One of the biggest, most life changing messages I’ve ever received was during a retreat hosted by my Christian fellowship back in college. The retreat was centered around the theme “Stuff Christians Say”, and one of the messages had to do with God’s will, and how Christians tend to always ask what God’s will is for their lives. But what are we expecting? What is this will we so desperately want to know?

The thing is, God’s will can be split into two categories, God’s Desired Will, and God’s Sovereign Will. God’s Desired Will is what is revealed in the Bible in what he wants for humanity and for ourselves (1 Thessalonians 4:3a; Colossians 1:9). God’s Sovereign Will is what will definitely come to pass, and no one can go against it (Ephesians 1:11; Romans 1:10). For most of us, we want to know what God desires for us to do. We want to make sure what we do is not against His will, which is not wrong. But when we ask things like “God, is this your desire for me to have this job?” or “Is it your desire for me to marry this person?”, what we’re really asking is to know God’s Sovereign Will. What God desires for us is to seek first His Kingdom and His righteousness (Matthew 6:33-34). He’s revealed this part of his will in the Bible, and it’s the only part where we have free agency over. We can choose to seek Him, or not to seek Him. We can choose to follow His righteousness, or not to.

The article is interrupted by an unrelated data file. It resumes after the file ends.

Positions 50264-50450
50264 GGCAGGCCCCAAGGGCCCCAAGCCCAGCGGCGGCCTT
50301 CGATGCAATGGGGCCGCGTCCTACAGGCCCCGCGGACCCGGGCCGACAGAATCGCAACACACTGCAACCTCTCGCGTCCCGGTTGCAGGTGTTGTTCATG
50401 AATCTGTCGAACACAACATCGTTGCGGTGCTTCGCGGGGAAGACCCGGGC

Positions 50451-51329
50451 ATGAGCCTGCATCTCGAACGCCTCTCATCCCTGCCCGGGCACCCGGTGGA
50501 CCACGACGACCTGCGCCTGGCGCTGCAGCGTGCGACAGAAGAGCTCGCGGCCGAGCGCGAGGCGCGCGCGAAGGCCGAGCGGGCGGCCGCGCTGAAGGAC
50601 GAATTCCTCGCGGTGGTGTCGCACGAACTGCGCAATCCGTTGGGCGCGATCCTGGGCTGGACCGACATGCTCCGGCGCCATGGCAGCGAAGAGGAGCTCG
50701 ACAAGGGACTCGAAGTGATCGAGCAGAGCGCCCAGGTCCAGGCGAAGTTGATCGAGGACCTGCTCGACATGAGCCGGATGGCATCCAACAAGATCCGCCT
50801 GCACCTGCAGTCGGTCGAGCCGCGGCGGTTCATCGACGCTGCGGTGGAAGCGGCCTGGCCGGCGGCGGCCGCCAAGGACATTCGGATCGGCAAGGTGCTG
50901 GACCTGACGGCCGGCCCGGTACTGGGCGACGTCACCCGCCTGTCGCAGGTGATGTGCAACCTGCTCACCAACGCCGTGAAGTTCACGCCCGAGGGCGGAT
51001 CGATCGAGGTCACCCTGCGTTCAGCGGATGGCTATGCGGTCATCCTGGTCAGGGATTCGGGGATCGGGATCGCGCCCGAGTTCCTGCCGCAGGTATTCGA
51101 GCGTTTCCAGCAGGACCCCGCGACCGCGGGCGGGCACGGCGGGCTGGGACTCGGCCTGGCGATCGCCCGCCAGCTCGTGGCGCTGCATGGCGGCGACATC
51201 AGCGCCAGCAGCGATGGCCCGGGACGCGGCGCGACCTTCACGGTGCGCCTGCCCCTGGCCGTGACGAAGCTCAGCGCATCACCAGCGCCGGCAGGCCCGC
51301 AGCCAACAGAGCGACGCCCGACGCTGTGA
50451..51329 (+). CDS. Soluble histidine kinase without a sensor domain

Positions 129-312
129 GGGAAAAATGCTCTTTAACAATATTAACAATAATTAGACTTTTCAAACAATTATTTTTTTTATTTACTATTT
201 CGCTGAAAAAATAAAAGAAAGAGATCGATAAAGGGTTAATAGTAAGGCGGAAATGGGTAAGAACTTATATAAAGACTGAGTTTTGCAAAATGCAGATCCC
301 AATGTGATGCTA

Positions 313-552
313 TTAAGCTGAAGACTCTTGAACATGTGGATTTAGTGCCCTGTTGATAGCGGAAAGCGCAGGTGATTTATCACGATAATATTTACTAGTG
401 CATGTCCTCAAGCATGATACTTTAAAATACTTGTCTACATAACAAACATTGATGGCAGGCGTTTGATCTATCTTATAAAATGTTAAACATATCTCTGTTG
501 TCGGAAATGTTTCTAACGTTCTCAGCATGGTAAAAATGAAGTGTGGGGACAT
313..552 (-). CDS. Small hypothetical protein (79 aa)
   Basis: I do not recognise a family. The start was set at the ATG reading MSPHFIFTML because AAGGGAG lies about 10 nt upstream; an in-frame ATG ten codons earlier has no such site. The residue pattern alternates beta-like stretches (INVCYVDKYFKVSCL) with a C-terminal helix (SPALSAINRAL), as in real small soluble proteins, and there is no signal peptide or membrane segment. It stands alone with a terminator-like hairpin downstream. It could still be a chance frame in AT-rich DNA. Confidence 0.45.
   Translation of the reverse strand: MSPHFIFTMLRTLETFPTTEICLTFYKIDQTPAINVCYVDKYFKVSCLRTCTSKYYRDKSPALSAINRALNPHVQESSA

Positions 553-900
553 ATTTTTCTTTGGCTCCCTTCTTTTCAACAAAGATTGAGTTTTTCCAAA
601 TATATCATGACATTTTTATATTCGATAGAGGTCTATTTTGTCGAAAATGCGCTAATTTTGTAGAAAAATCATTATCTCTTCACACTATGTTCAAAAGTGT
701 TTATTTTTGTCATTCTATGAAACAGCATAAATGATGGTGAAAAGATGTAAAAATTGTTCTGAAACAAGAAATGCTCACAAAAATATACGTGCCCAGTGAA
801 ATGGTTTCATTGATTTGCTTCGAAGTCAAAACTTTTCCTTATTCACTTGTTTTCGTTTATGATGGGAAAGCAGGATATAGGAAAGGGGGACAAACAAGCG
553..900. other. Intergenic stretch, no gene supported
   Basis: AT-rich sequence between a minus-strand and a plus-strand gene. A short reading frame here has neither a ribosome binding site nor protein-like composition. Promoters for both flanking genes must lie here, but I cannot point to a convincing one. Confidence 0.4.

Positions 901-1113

But we’re not called to understand God’s sovereignty over our lives and how he exercises that sovereignty. We should not aim to know God’s Sovereign Will: God does not expect us to figure it all out before following him. For us, the canvas is not complete, but for God it is already done. As long as we desire for God’s Desired Will—as we pursue to be more and more like Christ—we will inevitably hit His Sovereign Will.

Conclusion

Planning is a good thing. It is a mark of a person who attempts to be wise with his/her actions, and chooses to think purposefully and diligently about them, before they carry those actions out (Proverbs 21:5). When we plan, we evaluate the circumstance and the necessary steps to get to a goal before we move onto a decision of commitment. Jesus used imagery of this process of evaluation to commitment when preaching on the cost of discipleship (Luke 14:28-31). This form of planning comes into play for many if not all Christians that have come to know Him. We evaluate what we know, weigh the cost, and come out understanding that above all, Christ is better. Christ is worth it. But not all decisions in life are as decisive as choosing eternal life over death. For some big decisions we may ask the right questions, evaluate which decision best glorifies God, ultimately weighing the pros and cons and coming out from it seeing that the scale stays perpetually balanced. From there, just do something. For if we are passionately pursing Christ and his holiness, that’s all that matters.

So am I more of a planner than an improviser? I still think so. But I’ve come to recognize that I don’t always have to plan everything out, as long as I am actively pursing Christ. Sometimes, the details are better left in His hands.